I think that last bit is significant because here Astrotec is using EST for both the audible and air range inside the Phoenix 6 whereas the Monarch MKIII only uses 2 EST drivers primarily for the ultra-highs. You will hear a distinct difference in both the energy and timbre in the treble between these two models.

The Pheonix 6 is rated at a very low 5Ω impedance compared to 20Ω for the MKIII and an SPL of 108 dB @1kHz compared to 99 dB which does translate fairly accurately into real-world usage for sensitivity with the Pheonix 6 needing less dB to volume match using the low gain balanced output of the HiBy RS6.

Astrotec Phoenix 6


A very different design language for each monitor here. The Phoenix 6 is a much smaller and denser 3-piece shell crafted from an intricate slice of titanium, (alloy) as opposed to the comparatively larger Monarch MKII’s mostly resin build. There are no customization options with the Pheonix 6, what you see is what you get.

The titanium alloy is a more durable build in case of accidental drops or knocks but even with that incredible contouring they managed to achieve with the Phoenix 6, it is still not as comfortable in the ear as the Monarch MKIII. 

Alloy can get cold quickly unlike resin making it a jarring experience when putting it in your ear on a winter’s day. It also is less forgiving of ear shapes compared to resin which allows the Monarch MKIII’s stronger contouring to get a firmer grip inside the ear and produces a better seal.

Both have very pleasing cable designs though the Pheonix 6 has no interchangeable socket options, just a default 4.4mm balanced jack which I daresay the majority of users might use anyhow. 

It also has a smaller gauge 4-wire inside at 26AWG with high purity OCC silver-plated copper wire compared to the 22AWG 6N OCC silver-plated and graphene silver-plated wire inside the Monarch MKIII.

I should note, however, that Astrotec threw in an additional 4-wire SE 3.5mm cable but it is more of a backup and not a patch on the design quality of the main cable.


Both of these monitors are aiming for a similar style of tuning but where the Pheonix 6 falls short of the Monarch MKIII is more on the technical side, especially in the mids. 

Starting with the tuning side, the monitors both have an elevated bass shelf, however, the Monarch MKIII has a longer shelf with more elevation through the 100-200Hz region giving it more body and slam. It also injects a little more warmth and body into the midrange timbre and notes.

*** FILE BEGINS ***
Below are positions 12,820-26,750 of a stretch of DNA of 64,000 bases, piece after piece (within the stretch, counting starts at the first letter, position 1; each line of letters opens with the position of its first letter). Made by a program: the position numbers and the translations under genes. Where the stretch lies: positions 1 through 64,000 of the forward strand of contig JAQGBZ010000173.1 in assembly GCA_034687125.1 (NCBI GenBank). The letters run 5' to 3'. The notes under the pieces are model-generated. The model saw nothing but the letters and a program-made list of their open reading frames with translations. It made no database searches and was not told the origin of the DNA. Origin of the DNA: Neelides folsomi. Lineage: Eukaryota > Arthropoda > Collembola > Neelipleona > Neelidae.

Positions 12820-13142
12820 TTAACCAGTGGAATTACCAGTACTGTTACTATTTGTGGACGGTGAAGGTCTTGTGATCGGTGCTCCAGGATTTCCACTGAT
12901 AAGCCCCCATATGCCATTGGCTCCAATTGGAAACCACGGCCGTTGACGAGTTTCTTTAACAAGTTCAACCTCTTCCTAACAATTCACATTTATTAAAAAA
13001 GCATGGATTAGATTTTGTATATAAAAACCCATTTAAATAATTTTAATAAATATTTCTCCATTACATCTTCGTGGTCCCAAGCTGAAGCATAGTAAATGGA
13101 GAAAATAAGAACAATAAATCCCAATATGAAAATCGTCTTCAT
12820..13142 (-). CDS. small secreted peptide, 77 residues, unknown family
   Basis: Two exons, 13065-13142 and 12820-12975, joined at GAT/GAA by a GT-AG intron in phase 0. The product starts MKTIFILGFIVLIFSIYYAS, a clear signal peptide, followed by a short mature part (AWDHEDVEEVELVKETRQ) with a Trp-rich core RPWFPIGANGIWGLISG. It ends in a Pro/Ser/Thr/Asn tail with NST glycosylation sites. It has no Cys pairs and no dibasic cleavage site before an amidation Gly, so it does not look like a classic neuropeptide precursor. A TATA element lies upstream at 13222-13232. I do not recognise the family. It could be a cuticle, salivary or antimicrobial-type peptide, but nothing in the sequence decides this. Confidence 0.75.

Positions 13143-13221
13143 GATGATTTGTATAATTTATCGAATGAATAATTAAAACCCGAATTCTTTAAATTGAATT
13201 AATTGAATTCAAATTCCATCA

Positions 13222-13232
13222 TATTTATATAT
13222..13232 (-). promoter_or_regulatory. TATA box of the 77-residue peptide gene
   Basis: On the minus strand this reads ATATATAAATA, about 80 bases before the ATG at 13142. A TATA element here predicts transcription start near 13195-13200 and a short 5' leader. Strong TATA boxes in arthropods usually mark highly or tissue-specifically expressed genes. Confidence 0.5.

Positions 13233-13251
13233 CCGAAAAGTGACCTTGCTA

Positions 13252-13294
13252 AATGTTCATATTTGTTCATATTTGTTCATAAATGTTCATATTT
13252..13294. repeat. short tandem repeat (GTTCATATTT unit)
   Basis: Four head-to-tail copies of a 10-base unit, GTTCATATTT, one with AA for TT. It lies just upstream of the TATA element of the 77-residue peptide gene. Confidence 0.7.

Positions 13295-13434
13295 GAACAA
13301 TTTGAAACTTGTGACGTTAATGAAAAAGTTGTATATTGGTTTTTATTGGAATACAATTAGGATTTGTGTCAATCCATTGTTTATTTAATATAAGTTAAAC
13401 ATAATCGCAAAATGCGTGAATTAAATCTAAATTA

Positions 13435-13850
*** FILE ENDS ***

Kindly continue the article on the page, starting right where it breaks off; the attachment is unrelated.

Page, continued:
The Phoenix 6 runs more neutral through the mid-bass and right up to almost 1k with only a slight increase in presence and you can hear that in the mids supporting instruments as well as the fundamental in each note which has a certain flatness to it.

I would say though that the Phoenix 6 delivers some excellent depth but it’s more separated from the mids with less coloration coming through. Despite some smoothness in the midrange notes, it does sound a little thinner and less refined compared to the Monarch MKIII equivalent which benefits from the additional mid-bass boost. 

And that’s where the technical side comes into play with the Phoenix 6 mids sounding a little compressed and lacking in resolution or micro-detail with that single BA driver being made to do all the work.

Vocals are further forward but that can disguise the background instruments presence a little whereas the Monarch MKIII sounds more open and refined in the same region.

The Phoenix 6 highs are a little more energetic and further to the fore compared to the MKIII highs. Percussion claps are firmer and more articulate for me whereas the MKIII percussion delivery is a little softer sounding.


Our Verdict

The THIEAUDIO Monarch MKIII is an excellent ‘tribrid’ multi-driver IEM and begs the question if you can get something this good for this price why would you want to go any further? 

I can’t speak for everyone’s tastes, but for many, this could well be an ‘endgame’ experience and one that gives you a bit of budget room to buy an excellent DAP or dongle alongside it and still save a bit over models that cost twice as much.

You get excellent power, clear vocals, and a very resolving staging performance in a relatively comfortable customizable shell with a cable that caters to the most popular connector outputs.

The only aspect it loses points on is the rather bland stock design and the increased size in the shells over the older MKII but I can overlook that quite easily given how stellar the sound quality is for most of my musical preferences. 

THIEAUDIO Monarch MKIII Specifications

  • Drivers: Sonion EST, (1 x dual), Knowles DWFK 31785 (x2, dual full range), Sonion 28UAP01 (x1 dual), IMPACT2 (2 x 10mm composite dynamic driver)
  • Impedance 20Ω
  • Sensitivity: 99 dB @ 1kHz (+/- 1dB)
  • Cable: 22AWG 6N OCC Silver-Plated and Graphene Silver-Plated Cable
  • Cable plug type: Modular Termination with 2.5mm,3.5mm,4.4mm Interchangeable plugs
  • Cable length: 1.2m